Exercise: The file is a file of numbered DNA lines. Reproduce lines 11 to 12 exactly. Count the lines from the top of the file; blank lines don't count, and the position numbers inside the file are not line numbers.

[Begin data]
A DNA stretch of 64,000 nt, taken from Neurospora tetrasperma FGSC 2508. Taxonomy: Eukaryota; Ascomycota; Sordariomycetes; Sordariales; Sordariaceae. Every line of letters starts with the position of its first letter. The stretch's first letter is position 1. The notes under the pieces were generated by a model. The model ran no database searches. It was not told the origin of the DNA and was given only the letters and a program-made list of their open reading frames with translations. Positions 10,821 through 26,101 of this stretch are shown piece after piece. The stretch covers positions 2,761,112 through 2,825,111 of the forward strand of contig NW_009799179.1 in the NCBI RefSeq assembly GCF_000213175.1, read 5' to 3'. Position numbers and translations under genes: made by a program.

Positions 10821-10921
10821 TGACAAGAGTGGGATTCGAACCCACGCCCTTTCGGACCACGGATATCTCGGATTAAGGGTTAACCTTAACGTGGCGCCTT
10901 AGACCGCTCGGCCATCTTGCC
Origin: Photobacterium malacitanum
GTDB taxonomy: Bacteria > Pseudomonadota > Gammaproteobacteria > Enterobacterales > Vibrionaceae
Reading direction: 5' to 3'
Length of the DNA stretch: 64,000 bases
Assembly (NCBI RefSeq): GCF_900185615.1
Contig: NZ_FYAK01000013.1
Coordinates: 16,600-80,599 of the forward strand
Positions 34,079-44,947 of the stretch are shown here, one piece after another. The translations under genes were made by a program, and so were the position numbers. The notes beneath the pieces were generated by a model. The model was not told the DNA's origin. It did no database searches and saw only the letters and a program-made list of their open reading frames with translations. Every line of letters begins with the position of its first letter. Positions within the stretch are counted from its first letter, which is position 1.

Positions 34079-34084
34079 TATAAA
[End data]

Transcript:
Coordinates: 16,600-80,599 of the forward strand
Positions 34,079-44,947 of the stretch are shown here, one piece after another. The translations under genes were made by a program, and so were the position numbers. The notes beneath the pieces were generated by a model. The model was not told the DNA's origin. It did no database searches and saw only the letters and a program-made list of their open reading frames with translations. Every line of letters begins with the position of its first letter. Positions within the stretch are counted from its first letter, which is position 1.